Master These 10 Details for a Successful Military-to-Civilian Transition

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November 13, 2015

Master These 10 Details for a Successful Military-to-Civilian Transition

From fashion to conversational politeness, it’s the little things that count, and will be appreciated. Here are 10 often overlooked details that will ensure your success as you make the military-to-civilian transition.

1. Look the part

Let’s face it, people are predominantly visual, and first impressions are clinchers. No need to take out a personal loan to dress tasteful, but spending money on well-made clothing is a great investment.  Hate putting outfits together? Let professionals do it for you and get the outfits delivered right to your door. For girls, check out Stitch Fix; for guys, Trunk Club‘s got you covered. For a quick lesson on how colors of clothes matter, don’t miss this article on how to ramp up your wear more visually.  I highly recommend mastering the art of business casual and you can learn more by reading: Out of Military Uniform: What the Heck is Business Casual.

2. Talk the part

It’s a fact that most human vocabularies are not as expansive as they once were, but no need to study a dictionary or thesaurus (unless you thought the latter was a species of dinosaur); there are a few simple ways to express yourself without sounding like average Joe or Jane. For example, when someone asks you how you are, the reply: “I am well, thanks, and you?” versus “I’m good…” sounds a whole lot better — and arguably, grammatically correct. After swapping “well” for “good,” you’ll notice how many other people will adopt “well” after hearing your smoother rendition. There are an onslaught of common speaking mistakes that we make on a daily basis, and even more — often brash — dialects (say NO to Yosemite Sam) and colloquialisms. The more you can clean up your vocab, and manner of speaking (say YES to Miss Manners) the smoother you’ll sound. And don’t forget to kick that military jargon to the curb!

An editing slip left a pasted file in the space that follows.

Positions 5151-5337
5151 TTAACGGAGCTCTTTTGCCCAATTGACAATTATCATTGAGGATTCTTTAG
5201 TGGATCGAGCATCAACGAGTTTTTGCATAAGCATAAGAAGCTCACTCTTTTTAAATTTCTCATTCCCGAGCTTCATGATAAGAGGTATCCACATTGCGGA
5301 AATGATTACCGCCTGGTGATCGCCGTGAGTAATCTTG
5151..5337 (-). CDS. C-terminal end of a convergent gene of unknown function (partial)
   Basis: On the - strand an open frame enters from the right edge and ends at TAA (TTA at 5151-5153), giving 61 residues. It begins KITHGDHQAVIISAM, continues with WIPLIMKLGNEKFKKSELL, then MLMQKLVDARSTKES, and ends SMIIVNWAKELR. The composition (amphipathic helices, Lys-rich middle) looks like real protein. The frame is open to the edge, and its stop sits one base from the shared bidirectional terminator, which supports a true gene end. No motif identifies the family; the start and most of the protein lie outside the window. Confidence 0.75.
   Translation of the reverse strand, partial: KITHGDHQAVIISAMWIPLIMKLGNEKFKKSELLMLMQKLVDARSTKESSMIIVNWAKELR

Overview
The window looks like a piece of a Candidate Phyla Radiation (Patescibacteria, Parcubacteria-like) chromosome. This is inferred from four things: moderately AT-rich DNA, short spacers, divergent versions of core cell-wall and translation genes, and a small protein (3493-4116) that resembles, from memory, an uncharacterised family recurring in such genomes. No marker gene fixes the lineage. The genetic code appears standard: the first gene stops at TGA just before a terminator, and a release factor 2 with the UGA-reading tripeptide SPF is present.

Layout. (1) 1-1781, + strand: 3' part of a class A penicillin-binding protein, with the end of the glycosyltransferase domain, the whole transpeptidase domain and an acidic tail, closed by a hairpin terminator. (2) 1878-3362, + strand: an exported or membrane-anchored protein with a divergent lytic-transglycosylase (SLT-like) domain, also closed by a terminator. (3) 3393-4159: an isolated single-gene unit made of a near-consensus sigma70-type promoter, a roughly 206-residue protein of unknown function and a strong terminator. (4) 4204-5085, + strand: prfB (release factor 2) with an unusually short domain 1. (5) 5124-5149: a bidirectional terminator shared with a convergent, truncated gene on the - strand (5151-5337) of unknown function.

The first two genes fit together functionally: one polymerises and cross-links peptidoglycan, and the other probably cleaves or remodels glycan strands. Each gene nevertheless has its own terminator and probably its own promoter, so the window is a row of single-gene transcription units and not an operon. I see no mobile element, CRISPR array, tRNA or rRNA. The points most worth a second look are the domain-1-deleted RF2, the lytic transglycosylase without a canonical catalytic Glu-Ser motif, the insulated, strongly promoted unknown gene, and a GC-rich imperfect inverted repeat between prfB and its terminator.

3. Ask people questions

People — not Google. For those who have been on the ground in Iraq and Afghanistan, you know how important elders are to local communities; why not in America? Remember to respect those that have been on this earth longer than you; they might just know a thing or two — learn from them! Talking to people is an art in and of itself, and it’s in your best interest to improve it. One of the best ways to begin a conversation is simply ask a question. You’ll be surprised how much much you can learn from other humans face to face.

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4. Show interest

Believe it or not, this can be as simple as listening. Everyone wants to squeeze their thoughts in a conversation, but if you fail to show interest — through active listening — and try to control the conversation, others will become disinterested in what you’ve got to say entirely. Find patience, listen, and show (don’t tell) that you care.

5. Relax

It’s contagious!  You’ve put in application after application and have set up accounts on recruiting portals that you didn’t even know existed. You’re losing steam and starting to think you may never actually find a job. What are you supposed to do now? Relax and read 5 Ways to Stay Positive During Your Job Search.

6. Read